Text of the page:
What Does The Phrase 'Church of Christ' Mean To You?
Marty Kessler | February 4th, 2008

(My apologies for not printing out more of the references noted below. Space simply would not permit it.)

Is it simply a moniker for just one more of the ever-growing number of denominations (divisions) of ‘Christendom’? Is this what it means to our Lord?

What did His apostle Paul mean by the phrase when he wrote, ‘All the churches of Christ greet you’ (Romans 16:16)?

The phrase means ownership. The church belongs to the Lord. He and His Father planned it before the world began (Ephesians 1:4). He actively prepared the way for His church with the old Mosaic, or Jewish covenant (Galatians 3:23-24) and purchased this ‘called out assembly’ with His own blood (Acts 20:28).

But the church does not simply belong to Christ; the church emanates from Him. It is His gospel that ‘calls’ us (2nd Thessalonians 2:13-14) and it is the death of Jesus into which we are buried in baptism (Romans 6:3-4). Being baptized into Christ we become a part of His body, the church (Colossians 1:18), which in turn becomes a temple of God’s Holy Spirit (1st Corinthians 3:16). Without Jesus there is no church.

The church belongs to and emanates from Jesus. To call oneself by the name ’Christ’ is tantamount to making a claim that you belong to Him and that your life and your practice emanates from Him.

Following Jesus will make you unique in this world. You won’t fit in. The apostle John even warned us not to marvel at the fact that the world will hate us (1st John 3:11-13). He used Cain as an example of this kind of hatred explaining that Cain hated his brother Abel simply because Abel’s deeds were righteous and Cain’s were evil.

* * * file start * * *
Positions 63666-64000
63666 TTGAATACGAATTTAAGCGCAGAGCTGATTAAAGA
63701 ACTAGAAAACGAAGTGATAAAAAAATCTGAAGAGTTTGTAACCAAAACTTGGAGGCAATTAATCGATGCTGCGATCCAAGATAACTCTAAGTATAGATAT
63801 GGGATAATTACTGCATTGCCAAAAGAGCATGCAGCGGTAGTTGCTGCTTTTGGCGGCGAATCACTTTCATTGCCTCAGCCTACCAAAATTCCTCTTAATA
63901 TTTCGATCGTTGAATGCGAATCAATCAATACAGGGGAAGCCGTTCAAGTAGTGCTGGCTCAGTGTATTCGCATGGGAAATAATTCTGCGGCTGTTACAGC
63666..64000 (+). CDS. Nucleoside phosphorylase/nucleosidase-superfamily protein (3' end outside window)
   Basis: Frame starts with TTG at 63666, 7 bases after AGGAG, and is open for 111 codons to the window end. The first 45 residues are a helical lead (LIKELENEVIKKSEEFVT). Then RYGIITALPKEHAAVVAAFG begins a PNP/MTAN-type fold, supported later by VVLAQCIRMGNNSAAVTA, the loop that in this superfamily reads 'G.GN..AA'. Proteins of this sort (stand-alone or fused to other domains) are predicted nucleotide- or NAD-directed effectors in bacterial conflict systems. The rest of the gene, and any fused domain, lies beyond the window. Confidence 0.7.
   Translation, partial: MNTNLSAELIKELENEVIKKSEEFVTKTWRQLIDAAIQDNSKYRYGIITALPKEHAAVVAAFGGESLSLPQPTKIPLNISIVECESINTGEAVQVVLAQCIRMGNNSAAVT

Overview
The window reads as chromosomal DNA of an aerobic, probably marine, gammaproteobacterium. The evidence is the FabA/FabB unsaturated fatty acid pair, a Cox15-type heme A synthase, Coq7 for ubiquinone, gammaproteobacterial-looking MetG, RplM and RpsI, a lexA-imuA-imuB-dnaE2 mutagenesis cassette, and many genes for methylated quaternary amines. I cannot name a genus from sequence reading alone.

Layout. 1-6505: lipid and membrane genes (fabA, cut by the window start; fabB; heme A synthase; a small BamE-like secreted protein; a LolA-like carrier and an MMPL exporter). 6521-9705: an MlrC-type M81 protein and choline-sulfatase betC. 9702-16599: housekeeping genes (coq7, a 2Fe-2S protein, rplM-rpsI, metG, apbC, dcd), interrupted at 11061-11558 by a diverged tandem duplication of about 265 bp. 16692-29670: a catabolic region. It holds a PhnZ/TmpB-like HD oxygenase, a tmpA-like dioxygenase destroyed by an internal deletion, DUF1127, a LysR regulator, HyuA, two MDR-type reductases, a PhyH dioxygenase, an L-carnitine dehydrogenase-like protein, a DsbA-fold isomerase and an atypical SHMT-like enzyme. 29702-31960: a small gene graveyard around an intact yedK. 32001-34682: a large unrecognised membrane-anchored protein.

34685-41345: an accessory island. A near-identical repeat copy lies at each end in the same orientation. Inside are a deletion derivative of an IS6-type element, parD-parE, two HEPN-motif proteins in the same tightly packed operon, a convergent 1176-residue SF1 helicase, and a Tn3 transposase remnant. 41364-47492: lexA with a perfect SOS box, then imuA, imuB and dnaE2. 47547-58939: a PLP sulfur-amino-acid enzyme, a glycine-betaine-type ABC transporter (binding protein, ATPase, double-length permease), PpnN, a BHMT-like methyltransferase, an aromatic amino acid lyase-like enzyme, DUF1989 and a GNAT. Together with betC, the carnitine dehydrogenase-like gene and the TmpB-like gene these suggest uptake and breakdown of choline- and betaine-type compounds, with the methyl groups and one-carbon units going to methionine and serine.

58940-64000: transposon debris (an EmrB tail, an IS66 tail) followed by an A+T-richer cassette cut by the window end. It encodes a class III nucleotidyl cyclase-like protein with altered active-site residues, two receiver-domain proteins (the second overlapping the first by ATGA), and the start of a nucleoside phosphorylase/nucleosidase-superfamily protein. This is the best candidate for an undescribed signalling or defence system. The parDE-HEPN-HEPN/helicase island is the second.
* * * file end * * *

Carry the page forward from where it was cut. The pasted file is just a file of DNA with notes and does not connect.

And so, those who are part of Christ’s church should not be surprised if the world is not clamoring to fellowship with us. If it were, Jesus would not have sent us to the world.

John also said that the world was passing away along with its lusts (1st John 2:17) but that those who do the will of God will live forever. Why would we want to adopt the ways of a world that is passing away?

Why are so many of our brethren seeking to appeal to the world by changing the God-given pattern for worship we find in the New Testament?

We are taught to hold to the traditions given to us by Jesus’ apostles (1st Corinthians 11:2, 2nd Thessalonians 2:15)? Do we need more than these? Do we now really need to add to these God-given traditions our own ‘praise teams’, musical instruments, and entertainment oriented orchestrations some are calling worship? How can anyone say that these practices are ‘of Him’ if there is no indication in His New Covenant that we should do them?

I believe that when such things are embraced, those who embrace them move in a direction away from being what can rightly be called a church that is of Christ.
Marty Kessler